Weigh in on Park's Visitor Experience Program

As part of the newly completed Colorado River Management Plan, officials at Grand Canyon National Park are in the beginning phases of implementing a Visitor Experience Monitoring Program. The program is intended to monitor the impacts of the new river management plan, as well as look at what may require additional study. Of interest is how commercial and noncommercial river runners on The Colorado River in Grand Canyon are impacted by various aspects of their visit, for example, other people encountered at camps, at attraction sites and on the river.

Grand Canyon National Park will be conducting the visitor experience study using existing data from earlier social impact surveys conducted in the 1970's and 1990's, according to Doug Whittaker of Confluence Research, the private company contracted to do the research. New studies will include both on-river and attraction site studies from Lee's Ferry to South Cove, and include seasonal variation surveys as well, and will be conducted throughout the year.

Public outreach about the Visitor Experience Monitoring Program will include both information to be posted on Grand Canyon National Park's website and in a public meeting to be held in Flagstaff, Arizona. According to Mary Orton of The Mary Orton Company, the contractor conducting the Park's public planning meetings, the date and location for this meeting is Tuesday, February 13th, from 7:00PM to 9:00PM, at the Radisson Woodlands Hotel at 1175 W Route 66. River Runners for Wilderness will soon release more information about the meetings and any date or time changes announced by the Park.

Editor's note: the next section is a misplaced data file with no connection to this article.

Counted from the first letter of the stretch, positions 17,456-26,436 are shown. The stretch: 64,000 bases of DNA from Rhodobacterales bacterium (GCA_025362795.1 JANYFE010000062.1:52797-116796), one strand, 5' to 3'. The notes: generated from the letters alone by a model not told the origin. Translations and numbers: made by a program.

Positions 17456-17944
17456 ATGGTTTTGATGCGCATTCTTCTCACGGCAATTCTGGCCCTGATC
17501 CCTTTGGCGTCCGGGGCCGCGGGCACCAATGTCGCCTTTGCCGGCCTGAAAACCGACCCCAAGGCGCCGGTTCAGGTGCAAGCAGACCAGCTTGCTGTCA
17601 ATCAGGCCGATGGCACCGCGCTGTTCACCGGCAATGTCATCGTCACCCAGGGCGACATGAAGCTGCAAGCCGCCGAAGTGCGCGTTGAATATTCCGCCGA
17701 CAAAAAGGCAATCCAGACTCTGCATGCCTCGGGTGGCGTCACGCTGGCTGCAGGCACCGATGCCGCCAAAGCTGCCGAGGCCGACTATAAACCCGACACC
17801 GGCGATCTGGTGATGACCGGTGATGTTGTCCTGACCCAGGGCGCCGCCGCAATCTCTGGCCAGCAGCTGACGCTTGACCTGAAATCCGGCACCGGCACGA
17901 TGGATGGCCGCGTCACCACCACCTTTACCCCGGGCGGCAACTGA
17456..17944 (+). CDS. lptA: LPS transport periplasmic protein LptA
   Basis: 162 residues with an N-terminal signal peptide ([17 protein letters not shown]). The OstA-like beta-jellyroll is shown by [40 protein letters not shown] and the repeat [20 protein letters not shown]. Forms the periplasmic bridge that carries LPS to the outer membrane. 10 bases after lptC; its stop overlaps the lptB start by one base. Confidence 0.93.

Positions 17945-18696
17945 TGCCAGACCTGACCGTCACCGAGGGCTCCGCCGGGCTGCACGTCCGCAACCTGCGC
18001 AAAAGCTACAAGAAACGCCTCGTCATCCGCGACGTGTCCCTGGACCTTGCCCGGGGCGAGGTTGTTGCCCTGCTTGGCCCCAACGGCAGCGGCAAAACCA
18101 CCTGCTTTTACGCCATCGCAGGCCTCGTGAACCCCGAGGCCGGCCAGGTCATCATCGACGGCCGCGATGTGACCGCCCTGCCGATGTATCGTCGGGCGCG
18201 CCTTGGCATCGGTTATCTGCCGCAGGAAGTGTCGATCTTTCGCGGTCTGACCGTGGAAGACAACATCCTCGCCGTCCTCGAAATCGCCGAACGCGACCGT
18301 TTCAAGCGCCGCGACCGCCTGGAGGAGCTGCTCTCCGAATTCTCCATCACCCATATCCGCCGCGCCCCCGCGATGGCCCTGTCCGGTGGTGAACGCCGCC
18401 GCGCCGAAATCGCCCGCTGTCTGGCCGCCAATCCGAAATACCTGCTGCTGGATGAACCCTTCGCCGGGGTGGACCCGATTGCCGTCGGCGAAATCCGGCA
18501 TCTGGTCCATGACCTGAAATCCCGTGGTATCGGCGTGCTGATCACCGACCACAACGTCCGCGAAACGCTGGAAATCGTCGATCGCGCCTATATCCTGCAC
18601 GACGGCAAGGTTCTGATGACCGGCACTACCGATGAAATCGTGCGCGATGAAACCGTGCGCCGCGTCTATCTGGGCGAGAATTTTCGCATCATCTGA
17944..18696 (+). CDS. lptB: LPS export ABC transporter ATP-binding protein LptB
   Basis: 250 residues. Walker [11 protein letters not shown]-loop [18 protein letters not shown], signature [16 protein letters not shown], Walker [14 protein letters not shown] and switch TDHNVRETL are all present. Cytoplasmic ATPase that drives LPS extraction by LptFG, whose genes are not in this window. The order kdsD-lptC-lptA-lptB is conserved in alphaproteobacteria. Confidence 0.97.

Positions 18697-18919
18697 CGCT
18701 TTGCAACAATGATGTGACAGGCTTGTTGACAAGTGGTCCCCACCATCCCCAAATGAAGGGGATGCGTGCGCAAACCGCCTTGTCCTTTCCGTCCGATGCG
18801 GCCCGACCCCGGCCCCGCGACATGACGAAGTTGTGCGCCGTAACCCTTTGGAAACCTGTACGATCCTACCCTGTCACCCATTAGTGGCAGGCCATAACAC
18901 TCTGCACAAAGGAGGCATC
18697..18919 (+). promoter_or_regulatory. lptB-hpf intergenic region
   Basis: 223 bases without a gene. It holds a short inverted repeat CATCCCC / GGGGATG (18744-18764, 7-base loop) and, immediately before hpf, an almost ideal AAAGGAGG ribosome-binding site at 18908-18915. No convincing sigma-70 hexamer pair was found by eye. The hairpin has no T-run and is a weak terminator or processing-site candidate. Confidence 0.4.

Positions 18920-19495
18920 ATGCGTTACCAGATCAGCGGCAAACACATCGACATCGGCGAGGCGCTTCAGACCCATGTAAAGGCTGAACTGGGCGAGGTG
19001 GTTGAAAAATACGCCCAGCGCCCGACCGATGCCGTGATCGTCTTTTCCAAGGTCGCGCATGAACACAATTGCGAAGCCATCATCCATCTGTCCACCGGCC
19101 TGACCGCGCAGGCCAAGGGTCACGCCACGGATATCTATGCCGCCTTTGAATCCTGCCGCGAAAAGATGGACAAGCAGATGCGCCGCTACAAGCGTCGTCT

Orton notes that while not an official NEPA process, individuals will be able to comment on the monitoring program via e-mail without attending the public meeting throughout the month of February.

Besides monitoring the visitor experience, additional resource and cultural impact monitoring will also be conducted. It is unclear at this time if public meetings will be held for the resource and cultural impact monitoring programs.

The new river plan is being challenged in court by River Runners for Wilderness over the lack of wilderness protection and the inequitable access between concessionaires and do-it-yourself river runners. The Grand Canyon River Outfitters Trade Association and Private Boaters Association have intervened in the litigation against RRFW's challenge.